In Soggy Seattle, Midsummer’s in Season

Herb Cole and the crew of the Melges 24 _Midsummer Hai-Yah! _took first place overall at the 2011 Sperry Top-Sider Seattle NOOD.
Sailing World
Herb Cole’s Midsummer Hai-Yah! team (Sail 401) took first place overall at the 2011 Sperry Top-Sider Seattle NOOD. View more photos by Tim Wilkes. Tim Wilkes

At the 2011 Sperry Top-Sider Seattle NOOD, skipper Herb Cole and the crew of Midsummer Hai-Yah! _won a hotly contested Melges 24 division in which six of 13 boats won at least one race. _Midsummer‘s victory earned the team the regatta’s overall crown, which includes an invitation to compete in the 2011 Sperry Top-Sider NOOD Championship this November in the British Virgin Islands.

On Sunday, with unpredictable shifts winding across Puget Sound, the battle for Melges supremacy came down to a three-way showdown between Midsummer, Michael Bond’s Recidivist, and Keith Hammer’s Junk Shot. In the end, it wasn’t perfection, but patience, that pushed Cole and company over the top, as they edged out Recidivist by two points. Shortly after the awards ceremony, I caught up with the veteran Seattle racer and his spinnaker trimmer, Eric Bentzen. The team also includes trimmer Rich Demmler and bowman Tyler Beck.

**Earlier this weekend, I spoke with the crew of the Melges 24 Gravy. They said the local class has been making more of an effort to welcome new sailors and help bring boats up to speed. Have you seen the same thing?
**Cole: There’s lots of sharing of information, tuning wise, sail trim wise, boathandling wise, things like that. But we certainly are guilty of, when push comes to shove… shoving. There’s a little bit of shoving [Laughs].


It’s just, we’re all pretty competitive sailors—Eric [Bentzen, a naval architect and pro sailor who’s currently racing in the TP52 IRC class aboard Mayhem] certainly does lots of big events, and we have in the past in various boats. We like to win, but we also like to have a good time and take a little break from work or mowing the lawn or [pointing to Bentzen] pro sailing, things like that. It’s nice to go out and sail with your buddies, but, certainly, we’re trying hard to put our best foot forward, which we did some of this regatta.

There were plenty of mistakes, too. It was a great weekend of sailing. The boats were all tight, really close together. The last three races, we were all within a couple of points of each other. First place could’ve gone to any one of the top three boats.

You made some mistakes, but you came out on top. How did you minimize the damage?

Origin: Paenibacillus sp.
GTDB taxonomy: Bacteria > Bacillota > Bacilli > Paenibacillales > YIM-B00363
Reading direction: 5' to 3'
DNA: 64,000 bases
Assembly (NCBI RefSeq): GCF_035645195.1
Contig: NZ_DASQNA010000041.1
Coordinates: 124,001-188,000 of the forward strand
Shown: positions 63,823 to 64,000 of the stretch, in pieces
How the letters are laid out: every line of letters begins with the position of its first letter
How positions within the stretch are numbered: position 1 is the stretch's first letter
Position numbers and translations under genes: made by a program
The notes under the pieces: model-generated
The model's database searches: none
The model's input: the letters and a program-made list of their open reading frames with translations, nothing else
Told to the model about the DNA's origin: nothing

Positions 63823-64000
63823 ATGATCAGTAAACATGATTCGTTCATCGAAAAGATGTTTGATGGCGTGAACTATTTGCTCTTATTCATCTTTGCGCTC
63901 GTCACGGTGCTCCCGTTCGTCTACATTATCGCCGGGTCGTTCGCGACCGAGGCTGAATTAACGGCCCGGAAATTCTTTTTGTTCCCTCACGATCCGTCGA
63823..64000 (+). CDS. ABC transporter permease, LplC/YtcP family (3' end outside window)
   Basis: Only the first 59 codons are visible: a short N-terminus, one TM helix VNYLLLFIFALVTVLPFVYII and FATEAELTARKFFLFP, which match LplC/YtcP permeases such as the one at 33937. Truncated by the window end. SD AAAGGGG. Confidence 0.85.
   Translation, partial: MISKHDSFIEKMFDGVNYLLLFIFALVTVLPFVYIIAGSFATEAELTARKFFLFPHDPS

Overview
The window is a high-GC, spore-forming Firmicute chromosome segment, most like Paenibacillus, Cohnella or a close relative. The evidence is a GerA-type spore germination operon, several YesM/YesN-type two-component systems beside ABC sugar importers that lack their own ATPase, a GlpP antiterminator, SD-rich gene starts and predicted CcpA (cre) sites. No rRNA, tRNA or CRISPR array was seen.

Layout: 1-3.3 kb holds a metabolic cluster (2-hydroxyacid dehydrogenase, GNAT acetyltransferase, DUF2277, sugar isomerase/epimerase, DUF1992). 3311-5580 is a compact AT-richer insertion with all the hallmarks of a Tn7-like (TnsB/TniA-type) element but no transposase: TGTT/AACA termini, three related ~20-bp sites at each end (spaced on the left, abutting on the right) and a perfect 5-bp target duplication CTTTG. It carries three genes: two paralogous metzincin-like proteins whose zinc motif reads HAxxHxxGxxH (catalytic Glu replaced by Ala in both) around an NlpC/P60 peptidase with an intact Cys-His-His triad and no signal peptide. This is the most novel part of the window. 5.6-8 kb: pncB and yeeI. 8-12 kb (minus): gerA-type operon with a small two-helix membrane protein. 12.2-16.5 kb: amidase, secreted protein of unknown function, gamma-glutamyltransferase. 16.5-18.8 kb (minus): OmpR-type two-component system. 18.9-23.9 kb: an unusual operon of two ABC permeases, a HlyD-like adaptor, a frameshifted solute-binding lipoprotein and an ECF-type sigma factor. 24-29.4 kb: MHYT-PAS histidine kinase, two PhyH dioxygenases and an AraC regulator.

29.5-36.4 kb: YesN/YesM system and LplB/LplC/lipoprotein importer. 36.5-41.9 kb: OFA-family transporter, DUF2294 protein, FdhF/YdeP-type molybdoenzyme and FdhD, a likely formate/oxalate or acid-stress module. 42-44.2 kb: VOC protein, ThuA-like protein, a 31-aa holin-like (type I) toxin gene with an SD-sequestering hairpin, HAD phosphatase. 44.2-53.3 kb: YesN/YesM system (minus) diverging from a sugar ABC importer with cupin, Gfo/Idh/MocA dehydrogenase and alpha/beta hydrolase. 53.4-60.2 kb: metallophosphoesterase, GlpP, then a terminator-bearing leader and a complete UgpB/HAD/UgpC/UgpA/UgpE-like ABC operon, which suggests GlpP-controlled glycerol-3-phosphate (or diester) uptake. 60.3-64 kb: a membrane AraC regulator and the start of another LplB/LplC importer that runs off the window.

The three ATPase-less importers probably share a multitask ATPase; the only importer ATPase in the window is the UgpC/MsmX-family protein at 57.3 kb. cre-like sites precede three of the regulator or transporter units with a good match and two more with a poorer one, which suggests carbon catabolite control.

Bentzen: It was shifty today, so it was hard to pick a side. Plus, the starting line was really short, so [having a less-than-perfect start] ended up being an issue more than once. Even if you got off the line and went to the side you wanted to go to, it still didn’t necessarily work out perfectly.


Cole: Our starting was a little bit inconsistent this weekend, due to lack of practice, but we had pretty solid tactics and good crew work, which certainly pulled us through a lot of the tight spots.

Can you give me an example of a tactical call that went well?
Bentzen: You’d have to dig deep for that [laughs]!

Cole: I served up some really bad starts for our team to work with. On Saturday, we had one of the worst starts of the regatta, but we pulled through and scraped out a fourth-place finish. In the end, all of those points mattered.


Bentzen: Today was about patience—patiently trying to close on the boats ahead. In the last race, it was about staying close and trying to capitalize on any small mistake the other guy made.

**What did you learn this weekend?
**Cole: You don’t have to have great starts, but you need to have good starts all the time. If you can just eliminate the bad starts. Mediocre starts would’ve made it just fine. But swinging for the fences, trying to get a great start every time, you’ll end up having some regrettable starts.

Two boats from your fleet (Daniel Kaseler’s Team Velocitek and David Brede’s Happy Thoughts) went down to the Melges 24 World Championship. Was that something you considered?
Cole: It takes a lot of money to do a thing like that, and a lot of time off, and a lot of practice. And if you’re short on any of those, you’re going to have a hard time being successful. In general, in the local fleet, money’s tight, and people up here have done enough sailing to know that going to Corpus Christi and finishing two thirds of the way down in the fleet is really not worth the expense.


On the other hand, If you can get your team to a level where you’re going to finish in the top third of the fleet, which takes a commitment, then by all means, it’s worth it. But the nature of the group that sails here is, everybody has day jobs, families, other stuff that takes time away from sailing. So we really cherish our local sailing, and we do a lot of it.

For complete coverage of the 2011 Sperry Top-Sider Seattle NOOD, click here.